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Majors & Degrees

Two DSU students serve with state agriculture groups

March 21, 2017

By mission and reputation Dakota State University is known as a technology school, not an agriculture school. But while studying for technology degrees, two DSU students are keeping a connection to agriculture through their work with state ag organizations.

Nathan HarmerNathan Harmer and Reece Schulte are both freshmen at DSU. Harmer, a network security administration (NSA) major from Sioux Falls, is an ambassador for Future Farmers of America. Schulte is on the Farmers Union Senior Advisory Council. He is a production animation major from Orient, S.D.

It’s too soon for either to say if they will work in the ag field, but neither rules it out.

“There definitely are ag jobs out there” in technology, said Harmer. “Ag has progressed so much in technology that there are always going to be [openings],” he said.

Some DSU graduates have gone on to work at ag-related companies. According to information provided by the DSU Career Services Office, a 2011 digital arts and design graduate was hired by Farm Bureau in Sioux Falls. A 2012 information systems major found employment with AgSense, LLC in Huron, and another 2012 graduate with an NSA degree went to work for Dockendorf Equipment in Sioux Falls. C&B Operations in Gettysburg hired a 2014 computer science graduate. 

This may become more and more common. According to a July 5, 2016 Forbes magazine article, “Agriculture technology is no longer a niche that no one's heard about.” It states that “investment in agtech broke records for the past three years in a row, reaching $4.6 billion in 2015.”

With ag and technology, “as one improves, the other improves,” Harmer said, adding that ag-dominated companies are beginning to produce more technology products, and vice versa. Raven Industries is an example which he cited.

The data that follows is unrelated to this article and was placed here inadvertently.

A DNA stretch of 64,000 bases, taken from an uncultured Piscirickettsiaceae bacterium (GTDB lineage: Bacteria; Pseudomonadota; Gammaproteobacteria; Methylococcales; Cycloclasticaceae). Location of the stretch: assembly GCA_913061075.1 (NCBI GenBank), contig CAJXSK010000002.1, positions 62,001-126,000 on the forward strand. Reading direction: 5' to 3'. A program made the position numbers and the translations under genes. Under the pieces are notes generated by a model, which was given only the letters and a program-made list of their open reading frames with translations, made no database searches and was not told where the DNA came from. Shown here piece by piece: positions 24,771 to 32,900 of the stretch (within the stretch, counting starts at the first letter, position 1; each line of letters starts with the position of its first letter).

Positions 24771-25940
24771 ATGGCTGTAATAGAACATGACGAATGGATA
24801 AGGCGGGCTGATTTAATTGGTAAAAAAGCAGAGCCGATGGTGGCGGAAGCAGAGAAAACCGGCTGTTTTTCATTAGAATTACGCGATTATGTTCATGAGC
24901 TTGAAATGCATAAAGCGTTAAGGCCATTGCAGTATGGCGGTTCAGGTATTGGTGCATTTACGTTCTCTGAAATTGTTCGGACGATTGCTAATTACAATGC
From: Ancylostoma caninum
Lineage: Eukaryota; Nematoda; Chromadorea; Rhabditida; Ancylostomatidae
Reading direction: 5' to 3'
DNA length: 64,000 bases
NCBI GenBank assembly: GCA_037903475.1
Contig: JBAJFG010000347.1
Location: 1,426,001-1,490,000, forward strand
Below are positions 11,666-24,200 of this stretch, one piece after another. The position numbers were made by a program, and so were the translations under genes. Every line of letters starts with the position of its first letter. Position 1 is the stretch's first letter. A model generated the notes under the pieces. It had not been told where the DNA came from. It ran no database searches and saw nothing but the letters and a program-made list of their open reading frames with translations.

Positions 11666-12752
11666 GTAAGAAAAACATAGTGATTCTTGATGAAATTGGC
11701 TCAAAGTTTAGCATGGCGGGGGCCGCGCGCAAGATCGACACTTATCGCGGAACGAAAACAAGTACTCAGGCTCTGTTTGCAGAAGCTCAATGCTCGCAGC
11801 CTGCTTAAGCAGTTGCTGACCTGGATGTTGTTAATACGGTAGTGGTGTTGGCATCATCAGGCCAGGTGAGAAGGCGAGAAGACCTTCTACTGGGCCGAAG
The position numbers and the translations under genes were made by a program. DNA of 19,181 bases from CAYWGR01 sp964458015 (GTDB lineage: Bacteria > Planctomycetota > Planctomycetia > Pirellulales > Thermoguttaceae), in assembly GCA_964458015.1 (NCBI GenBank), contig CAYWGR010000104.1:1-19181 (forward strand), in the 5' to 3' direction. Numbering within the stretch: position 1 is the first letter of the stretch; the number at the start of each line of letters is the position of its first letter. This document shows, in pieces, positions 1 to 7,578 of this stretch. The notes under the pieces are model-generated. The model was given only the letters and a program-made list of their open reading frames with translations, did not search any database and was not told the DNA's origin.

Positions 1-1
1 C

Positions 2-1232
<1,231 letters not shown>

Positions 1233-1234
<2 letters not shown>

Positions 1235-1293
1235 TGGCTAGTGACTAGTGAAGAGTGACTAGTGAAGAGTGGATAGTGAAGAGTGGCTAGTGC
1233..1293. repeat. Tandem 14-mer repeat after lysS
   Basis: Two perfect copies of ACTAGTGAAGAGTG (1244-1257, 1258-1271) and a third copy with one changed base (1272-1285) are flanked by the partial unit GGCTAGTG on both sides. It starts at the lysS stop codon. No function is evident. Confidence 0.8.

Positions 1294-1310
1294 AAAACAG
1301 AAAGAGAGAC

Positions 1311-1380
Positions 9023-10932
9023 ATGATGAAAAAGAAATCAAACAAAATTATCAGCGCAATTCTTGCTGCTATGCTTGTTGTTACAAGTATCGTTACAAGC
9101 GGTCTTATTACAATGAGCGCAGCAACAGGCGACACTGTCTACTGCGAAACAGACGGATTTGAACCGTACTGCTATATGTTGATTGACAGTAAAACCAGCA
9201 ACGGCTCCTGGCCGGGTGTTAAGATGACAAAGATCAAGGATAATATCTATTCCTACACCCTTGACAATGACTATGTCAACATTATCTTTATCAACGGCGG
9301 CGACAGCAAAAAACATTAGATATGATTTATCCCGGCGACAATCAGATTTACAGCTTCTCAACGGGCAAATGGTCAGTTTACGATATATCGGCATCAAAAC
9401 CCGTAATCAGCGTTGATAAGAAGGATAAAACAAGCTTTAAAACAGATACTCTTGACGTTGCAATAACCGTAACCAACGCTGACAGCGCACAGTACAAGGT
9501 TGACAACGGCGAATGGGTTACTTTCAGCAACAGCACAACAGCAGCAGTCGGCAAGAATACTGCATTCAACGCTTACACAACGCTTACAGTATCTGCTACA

“Real-time data analytics, sensors and robots are raising the prospect of the ‘next green revolution’ and are spurring start ups,” said an October 24, 2016 Bloomberg Markets news story about a report by Boston Consulting Group and AgFunder. 

Networking is another feature of technology that is becoming important to agriculture. “There needs to be infrastructure so that combines can relate to the GPS,” Harmer said. Animation could cross over as well, a way to help the commercialization aspect of agriculture, said Schulte.

Benefit from Ag Organizations

Reece SchulteSchulte, a Faulkton High School graduate, calls Farmers Union “a great educational system.” It helps younger generations learn about farming and how to get involved in farming, and has educational programs for adults as well. The national organization has chapters in 33 states.

As a member of the senior advisory council he is looking forward to helping plan the summer’s state camps.  He also attended the national convention in San Diego earlier this month, where he was able to see the political side of agriculture, “a heated time” he said, because of many policy changes.

“Now is an exciting time for Farmers Union.”

Harmer focused on ag education and teaching during his high school FFA career at Harrisburg High School. He was involved in running petting zoos and other events, “basically just educating the public.” Because Harrisburg is a very urban school, these events helped “open the eyes” of those students.

As an FFA ambassador, he now assists with events by taking care of logistics. He is happy to be involved so “I can give back to the organization that’s given so much to me.”

One way he has benefitted from FFA is personal growth. “I’ve grown my leadership skills,” Harmer said, and his ag knowledge. Networking is another benefit. “You get so much out of networking,” he said. Schulte agreed, and noted the organization has helped his communication skills.

While an ag career may or may not be in his future, Harmer knows “Ag will always be a big part of my life.”

“I will always be an advocate for ag.”